Independent UK: http://www.independent.co.uk/news/science/has-jack-the-rippers-identity-really-been-revealed-using-dna-evidence-9717036.html

Mirror UK: http://www.mirror.co.uk/news/uk-news/jack-ripper-murder-mystery-solved-4177665

 

Jack-the-Ripper-shawl-4

 

Crime and Science Radio: Taking A Bite Out Of Crime: An Interview with Forensic Dentist Dr. Michael Tabor

Join Jan Burke and DP Lyle as they explore the world of forensic dentistry with Dr. Mike Tabor, Chief Forensic Dentist of the State of Tennessee Office for the Medical Examiner. Learn exactly how forensic dentistry aids in corpse identification and dig into some of Dr. Tabor’s most famous cases.

 

MTabor

 

BIO: In the spring of 1973, Mike Tabor embarked on a journey that would take him down a path he could have never imagined. With a freshly earned DDS, Dr. Mike Tabor left Carson-Newman College and The University of Tennessee College of Dentistry, and began his career as a family dentist. In 1983, Dr. Tabor’s work as a family dentist took a unique turn and he found himself immersed in the highly specialized field of forensic dentistry. As one of only a handful of forensic dentists in the United States, Dr. Tabor became a highly sought after expert in this field, performing identifications and examinations on homicide victims, as well as aiding police departments, investigators and medical examiners all over the Country in the prosecution of thousands of crimes.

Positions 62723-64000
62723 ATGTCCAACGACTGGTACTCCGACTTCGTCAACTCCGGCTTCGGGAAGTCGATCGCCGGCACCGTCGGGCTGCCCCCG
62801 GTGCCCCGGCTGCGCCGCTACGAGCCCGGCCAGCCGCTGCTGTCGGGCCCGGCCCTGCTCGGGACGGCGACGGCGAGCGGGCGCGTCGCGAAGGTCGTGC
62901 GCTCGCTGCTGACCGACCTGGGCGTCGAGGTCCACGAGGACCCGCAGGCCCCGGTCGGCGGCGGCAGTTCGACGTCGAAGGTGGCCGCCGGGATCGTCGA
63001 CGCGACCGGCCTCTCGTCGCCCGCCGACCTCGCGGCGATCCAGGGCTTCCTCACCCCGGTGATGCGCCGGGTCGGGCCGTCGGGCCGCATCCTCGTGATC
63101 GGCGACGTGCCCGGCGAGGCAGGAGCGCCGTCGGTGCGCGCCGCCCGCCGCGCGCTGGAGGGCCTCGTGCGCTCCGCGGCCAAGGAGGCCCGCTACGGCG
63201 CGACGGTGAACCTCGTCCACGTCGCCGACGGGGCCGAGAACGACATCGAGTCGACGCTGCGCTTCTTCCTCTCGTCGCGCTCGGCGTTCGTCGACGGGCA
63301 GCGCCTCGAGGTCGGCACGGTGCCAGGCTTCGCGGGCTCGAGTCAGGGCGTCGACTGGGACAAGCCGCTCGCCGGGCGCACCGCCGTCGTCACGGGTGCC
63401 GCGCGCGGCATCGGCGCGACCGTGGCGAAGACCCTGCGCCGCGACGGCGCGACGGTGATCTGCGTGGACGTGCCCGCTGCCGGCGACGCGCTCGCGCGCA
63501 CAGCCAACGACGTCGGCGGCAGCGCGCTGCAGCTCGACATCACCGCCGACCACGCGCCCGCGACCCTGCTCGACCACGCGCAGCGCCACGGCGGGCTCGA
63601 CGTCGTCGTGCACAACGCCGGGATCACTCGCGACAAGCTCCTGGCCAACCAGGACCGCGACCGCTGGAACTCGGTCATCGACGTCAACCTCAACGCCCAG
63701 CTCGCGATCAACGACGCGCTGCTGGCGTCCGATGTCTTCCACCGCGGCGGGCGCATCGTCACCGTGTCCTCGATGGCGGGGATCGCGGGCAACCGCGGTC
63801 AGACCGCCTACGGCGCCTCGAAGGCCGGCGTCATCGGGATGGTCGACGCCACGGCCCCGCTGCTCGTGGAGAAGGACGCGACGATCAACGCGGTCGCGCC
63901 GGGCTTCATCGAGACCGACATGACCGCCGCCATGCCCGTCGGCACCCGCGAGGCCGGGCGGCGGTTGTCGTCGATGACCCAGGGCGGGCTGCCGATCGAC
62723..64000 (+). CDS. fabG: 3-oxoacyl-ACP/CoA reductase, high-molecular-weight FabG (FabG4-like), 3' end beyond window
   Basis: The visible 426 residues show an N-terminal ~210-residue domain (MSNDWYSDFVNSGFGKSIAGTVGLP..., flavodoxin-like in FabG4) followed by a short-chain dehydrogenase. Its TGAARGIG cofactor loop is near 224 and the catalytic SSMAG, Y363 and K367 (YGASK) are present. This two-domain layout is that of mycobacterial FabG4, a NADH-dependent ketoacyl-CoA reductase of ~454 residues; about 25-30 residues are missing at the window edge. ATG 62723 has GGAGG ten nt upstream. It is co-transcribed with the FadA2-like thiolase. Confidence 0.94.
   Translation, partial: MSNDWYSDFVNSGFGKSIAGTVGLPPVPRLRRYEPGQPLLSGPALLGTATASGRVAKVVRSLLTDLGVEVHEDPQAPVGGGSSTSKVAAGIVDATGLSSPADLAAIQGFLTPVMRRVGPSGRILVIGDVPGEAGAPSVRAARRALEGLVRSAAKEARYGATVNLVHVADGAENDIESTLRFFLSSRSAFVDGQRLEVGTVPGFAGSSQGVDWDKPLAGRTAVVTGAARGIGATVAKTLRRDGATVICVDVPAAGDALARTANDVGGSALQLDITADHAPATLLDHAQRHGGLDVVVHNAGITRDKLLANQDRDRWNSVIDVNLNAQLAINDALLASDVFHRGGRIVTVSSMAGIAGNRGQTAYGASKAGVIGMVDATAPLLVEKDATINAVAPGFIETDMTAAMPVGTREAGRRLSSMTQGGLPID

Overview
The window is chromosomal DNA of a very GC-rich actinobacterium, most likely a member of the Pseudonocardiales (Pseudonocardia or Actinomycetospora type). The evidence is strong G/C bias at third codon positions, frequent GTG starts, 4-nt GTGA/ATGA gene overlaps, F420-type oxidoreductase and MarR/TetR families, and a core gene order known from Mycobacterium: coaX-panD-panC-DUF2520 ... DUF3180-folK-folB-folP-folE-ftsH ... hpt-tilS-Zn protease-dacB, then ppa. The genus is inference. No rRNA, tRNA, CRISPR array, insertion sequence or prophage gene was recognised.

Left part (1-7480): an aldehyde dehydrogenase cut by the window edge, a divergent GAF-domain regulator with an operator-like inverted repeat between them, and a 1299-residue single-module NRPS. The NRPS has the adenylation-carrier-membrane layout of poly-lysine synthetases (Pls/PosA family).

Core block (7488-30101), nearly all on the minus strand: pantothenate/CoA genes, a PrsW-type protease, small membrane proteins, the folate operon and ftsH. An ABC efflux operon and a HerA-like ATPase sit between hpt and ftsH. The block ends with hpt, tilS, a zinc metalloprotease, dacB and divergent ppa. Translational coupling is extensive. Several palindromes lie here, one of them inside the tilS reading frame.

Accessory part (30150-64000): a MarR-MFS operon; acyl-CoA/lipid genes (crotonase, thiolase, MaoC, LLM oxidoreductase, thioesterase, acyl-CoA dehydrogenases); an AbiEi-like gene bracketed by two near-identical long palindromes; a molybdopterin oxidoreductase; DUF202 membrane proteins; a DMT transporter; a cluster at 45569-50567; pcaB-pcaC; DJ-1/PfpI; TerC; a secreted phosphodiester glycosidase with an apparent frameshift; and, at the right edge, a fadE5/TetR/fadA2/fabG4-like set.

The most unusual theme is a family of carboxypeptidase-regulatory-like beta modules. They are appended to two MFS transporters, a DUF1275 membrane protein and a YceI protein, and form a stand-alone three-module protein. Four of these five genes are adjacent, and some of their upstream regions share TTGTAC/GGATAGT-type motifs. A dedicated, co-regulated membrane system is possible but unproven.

In September of 2001, Dr. Tabor found himself in New York, at the site of the World Trade Center terror attacks, aiding in the identification of countless victims. For Mike Tabor, this infamous and historical event forever changed his life. As a forensic dentist, Mike was no stranger to the examination of deceased victims, but the horrors of September 11th would not allow Mike, the man, to separate himself from his work as Dr. Tabor, the forensic dentist. September 11, 2011 left a lasting and emotional impression on Mike and gave him a completely new perspective on life and loss.